Friday, June 9, 2017

Film Review: Blindsight

Our culture has evolved to a point where we are very accommodating to people with disabilities. There are special parking areas for people who have trouble walking or are in wheelchairs. Computer systems help the deaf to speak on the phone. And many crosswalk signals use a series of clicks and vocal announcements to help the blind determine when to cross the street.  And indeed, these are just a few examples of many hundreds of things that we do in a first world culture to accomodate the disabled.

In the developing world things are very different. People who have lost limbs, who can't walk or who can't see, must often resort to begging on the street. In Tibet, the problems that come with a disability like blindness are compounded by the fact that many Buddhists believe that the reason that a person is blind is because they have done something terrible in a previous life. The result is that blind people are often treated like pariahs, or half-humans...


In 2004, acclaimed climber, Erik Weihenmayer was asked to lead an expedition of blind Tibetan youth up a 23,000-foot peak adjacent to Mount Everest. Why? Because Weihenmayer was the first blind man to summit the tallest mountain in the world.

Sabriye Tenberken, a blind German woman, runs the only school for the blind in Lhasa. It was at her school, Braille without Boarders, that she learned of Weihenmayer's successful ascent of Mount Everest. The mountaineer became an instant hero to the children of the school. Tenberken wrote a letter to the man, that started with the following lines:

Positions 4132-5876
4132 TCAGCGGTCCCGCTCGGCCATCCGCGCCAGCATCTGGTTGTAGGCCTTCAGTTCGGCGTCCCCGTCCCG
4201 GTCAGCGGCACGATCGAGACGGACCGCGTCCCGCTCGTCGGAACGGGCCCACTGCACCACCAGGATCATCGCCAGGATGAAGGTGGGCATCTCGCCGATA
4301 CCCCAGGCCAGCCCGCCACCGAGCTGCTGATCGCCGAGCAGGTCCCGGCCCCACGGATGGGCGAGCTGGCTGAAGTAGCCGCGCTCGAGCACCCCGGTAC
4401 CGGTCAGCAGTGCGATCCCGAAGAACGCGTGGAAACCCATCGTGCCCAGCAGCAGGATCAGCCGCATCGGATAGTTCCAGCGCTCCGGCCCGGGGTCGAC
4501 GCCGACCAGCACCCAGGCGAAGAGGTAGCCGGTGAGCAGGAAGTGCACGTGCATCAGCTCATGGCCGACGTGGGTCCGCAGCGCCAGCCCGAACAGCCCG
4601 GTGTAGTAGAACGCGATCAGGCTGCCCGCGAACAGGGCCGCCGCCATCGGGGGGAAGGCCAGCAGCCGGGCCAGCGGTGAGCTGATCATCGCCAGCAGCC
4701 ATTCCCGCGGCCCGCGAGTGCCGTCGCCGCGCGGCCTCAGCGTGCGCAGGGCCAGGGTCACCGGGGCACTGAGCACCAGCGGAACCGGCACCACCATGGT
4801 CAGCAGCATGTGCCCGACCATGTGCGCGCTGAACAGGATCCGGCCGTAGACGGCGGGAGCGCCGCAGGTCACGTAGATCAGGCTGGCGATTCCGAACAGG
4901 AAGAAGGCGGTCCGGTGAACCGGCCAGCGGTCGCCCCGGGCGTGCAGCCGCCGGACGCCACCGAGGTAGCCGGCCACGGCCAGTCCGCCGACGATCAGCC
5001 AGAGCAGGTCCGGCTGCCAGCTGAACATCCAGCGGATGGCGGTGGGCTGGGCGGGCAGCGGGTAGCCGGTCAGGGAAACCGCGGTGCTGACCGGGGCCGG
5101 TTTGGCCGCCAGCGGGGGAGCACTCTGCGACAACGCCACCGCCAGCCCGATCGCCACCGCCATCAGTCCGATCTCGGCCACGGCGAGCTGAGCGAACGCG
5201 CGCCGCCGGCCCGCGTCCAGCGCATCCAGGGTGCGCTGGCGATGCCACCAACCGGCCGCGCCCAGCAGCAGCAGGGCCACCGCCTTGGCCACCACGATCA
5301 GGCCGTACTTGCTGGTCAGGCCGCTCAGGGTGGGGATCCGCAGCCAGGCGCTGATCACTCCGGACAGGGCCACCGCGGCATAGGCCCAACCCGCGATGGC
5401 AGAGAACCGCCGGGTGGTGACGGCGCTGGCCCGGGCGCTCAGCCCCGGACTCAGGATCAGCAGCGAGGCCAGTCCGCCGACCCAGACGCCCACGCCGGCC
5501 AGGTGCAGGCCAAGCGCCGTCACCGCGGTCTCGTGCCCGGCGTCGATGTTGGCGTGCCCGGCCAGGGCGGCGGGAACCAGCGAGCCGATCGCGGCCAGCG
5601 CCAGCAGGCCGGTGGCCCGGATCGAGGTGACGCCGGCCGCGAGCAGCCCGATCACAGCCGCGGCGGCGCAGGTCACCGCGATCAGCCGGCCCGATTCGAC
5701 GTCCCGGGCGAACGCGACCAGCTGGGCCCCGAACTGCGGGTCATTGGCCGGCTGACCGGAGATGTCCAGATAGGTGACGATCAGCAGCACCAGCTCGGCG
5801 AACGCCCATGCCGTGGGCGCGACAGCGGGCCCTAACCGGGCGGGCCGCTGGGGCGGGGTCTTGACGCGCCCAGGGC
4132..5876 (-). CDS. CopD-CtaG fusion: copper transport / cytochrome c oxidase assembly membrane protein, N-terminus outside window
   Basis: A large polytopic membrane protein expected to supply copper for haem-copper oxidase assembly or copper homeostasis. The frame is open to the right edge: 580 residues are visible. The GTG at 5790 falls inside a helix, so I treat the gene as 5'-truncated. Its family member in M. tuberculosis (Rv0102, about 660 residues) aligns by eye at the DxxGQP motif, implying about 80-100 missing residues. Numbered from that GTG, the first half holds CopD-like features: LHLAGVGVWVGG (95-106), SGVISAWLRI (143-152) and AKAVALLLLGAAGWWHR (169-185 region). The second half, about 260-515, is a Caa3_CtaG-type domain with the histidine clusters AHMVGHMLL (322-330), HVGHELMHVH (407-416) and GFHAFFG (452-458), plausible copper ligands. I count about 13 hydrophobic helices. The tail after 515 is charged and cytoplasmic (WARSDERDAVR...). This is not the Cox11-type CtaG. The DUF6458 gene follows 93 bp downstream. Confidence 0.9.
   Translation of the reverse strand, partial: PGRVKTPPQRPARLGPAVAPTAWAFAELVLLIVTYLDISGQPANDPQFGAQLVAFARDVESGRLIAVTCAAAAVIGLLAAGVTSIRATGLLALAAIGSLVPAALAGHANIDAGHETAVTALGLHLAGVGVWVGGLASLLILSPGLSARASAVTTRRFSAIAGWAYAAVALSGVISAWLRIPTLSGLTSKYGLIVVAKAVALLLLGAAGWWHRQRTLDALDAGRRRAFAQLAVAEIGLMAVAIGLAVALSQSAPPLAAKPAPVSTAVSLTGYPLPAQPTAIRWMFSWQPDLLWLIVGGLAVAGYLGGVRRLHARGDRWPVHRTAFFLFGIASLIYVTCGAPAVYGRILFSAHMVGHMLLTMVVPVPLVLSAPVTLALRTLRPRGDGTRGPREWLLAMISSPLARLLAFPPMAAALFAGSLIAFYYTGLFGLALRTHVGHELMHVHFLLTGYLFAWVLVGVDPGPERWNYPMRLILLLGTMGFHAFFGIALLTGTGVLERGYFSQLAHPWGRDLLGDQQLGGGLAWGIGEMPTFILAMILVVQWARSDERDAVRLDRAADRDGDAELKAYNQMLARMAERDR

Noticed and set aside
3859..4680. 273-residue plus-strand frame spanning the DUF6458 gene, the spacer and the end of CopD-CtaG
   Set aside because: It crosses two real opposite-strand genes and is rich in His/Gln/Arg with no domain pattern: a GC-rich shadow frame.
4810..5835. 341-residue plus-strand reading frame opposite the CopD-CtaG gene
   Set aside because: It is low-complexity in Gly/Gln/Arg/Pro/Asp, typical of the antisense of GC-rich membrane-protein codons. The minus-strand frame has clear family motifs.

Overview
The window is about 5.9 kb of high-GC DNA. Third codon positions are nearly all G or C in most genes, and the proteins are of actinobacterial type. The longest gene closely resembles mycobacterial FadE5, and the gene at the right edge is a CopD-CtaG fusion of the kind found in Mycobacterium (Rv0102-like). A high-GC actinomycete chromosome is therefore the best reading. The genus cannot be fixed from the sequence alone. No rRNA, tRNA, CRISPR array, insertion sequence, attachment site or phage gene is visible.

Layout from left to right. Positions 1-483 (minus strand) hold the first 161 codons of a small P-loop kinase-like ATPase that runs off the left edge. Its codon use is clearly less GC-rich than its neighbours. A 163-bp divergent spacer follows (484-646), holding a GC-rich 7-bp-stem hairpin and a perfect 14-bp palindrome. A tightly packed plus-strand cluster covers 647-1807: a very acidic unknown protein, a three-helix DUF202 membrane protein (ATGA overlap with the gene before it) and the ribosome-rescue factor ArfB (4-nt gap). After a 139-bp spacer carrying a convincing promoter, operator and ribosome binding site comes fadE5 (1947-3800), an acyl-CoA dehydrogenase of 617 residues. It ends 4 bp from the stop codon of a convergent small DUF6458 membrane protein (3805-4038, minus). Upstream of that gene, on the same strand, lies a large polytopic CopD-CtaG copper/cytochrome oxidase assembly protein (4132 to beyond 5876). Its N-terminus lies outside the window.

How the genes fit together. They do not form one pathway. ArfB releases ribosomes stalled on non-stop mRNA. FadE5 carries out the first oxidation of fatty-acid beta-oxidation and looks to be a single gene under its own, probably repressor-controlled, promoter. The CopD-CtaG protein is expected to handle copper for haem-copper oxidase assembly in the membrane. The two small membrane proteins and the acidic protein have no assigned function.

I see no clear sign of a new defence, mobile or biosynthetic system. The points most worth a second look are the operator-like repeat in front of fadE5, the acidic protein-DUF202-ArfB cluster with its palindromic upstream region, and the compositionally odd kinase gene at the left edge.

After you reached the top of the world our Tibetan neighbor rushed into our center and told the kids about your success. Some of them first didn't believe it, but then there was a mutual understanding: if you could climb to the top of the world, we also can overcome our boarders and show to the world that the blind can equally participate in society and are able to accomplish great things.

She finished her letter with the question, "I wanted to ask if you would like to come to Tibet, maybe even to do a small climbing workshop with our kids."

Weihenmayer agreed and subsequently put together an expedition for the kids to climb Lhakpa-Ri, a 23,000-foot satellite peak of Mount Everest. Indeed, the trek to the base of the climb follows the same course that Everest climbers attempting the North Ridge tend to take. The Advanced Base Camp is the same as it is for Everest.


Weihenmayer put together a group of guides and filmmakers to show the inspirational story of these kids, their plight in Tibet, and their adventure on a mountain. The result is an amazing and inspirational story.

The DVD of this film that I received from Netflix was a bit unusual though. It was designed for both sighted and unsighted viewers. That may sound weird to readers of this blog. I wasn't aware that some films were designed to be "viewed" by the blind.  A narrator explains what is being shown on the screen throughout the film.  One might think that you could turn this feature off through your DVD player, but for whatever reason (likely my basic lack of technical prowess with such things) I was unable to do this.

With that in mind, I watched the film with this extra element. And I found it to be a very enlightening thing.  Of course, the film is about blind people, but by watching the film and hearing it the way a blind person might I had a different -- and very positive -- experience with the film than I might have otherwise.

Additionally, I watched the film with my four-year-old and my five-year-old. Being my kids, they're very familiar with mountain climbing films. But also being young kids, they haven't been exposed to many people with disabilities. It was very cool to watch them first come to an understanding that there are blind people out there. But then second, to also come to the conclusion that if the kids can go rock climbing, mountain climbing and skiing, then they're really no different than anyone else...

--Jason D. Martin

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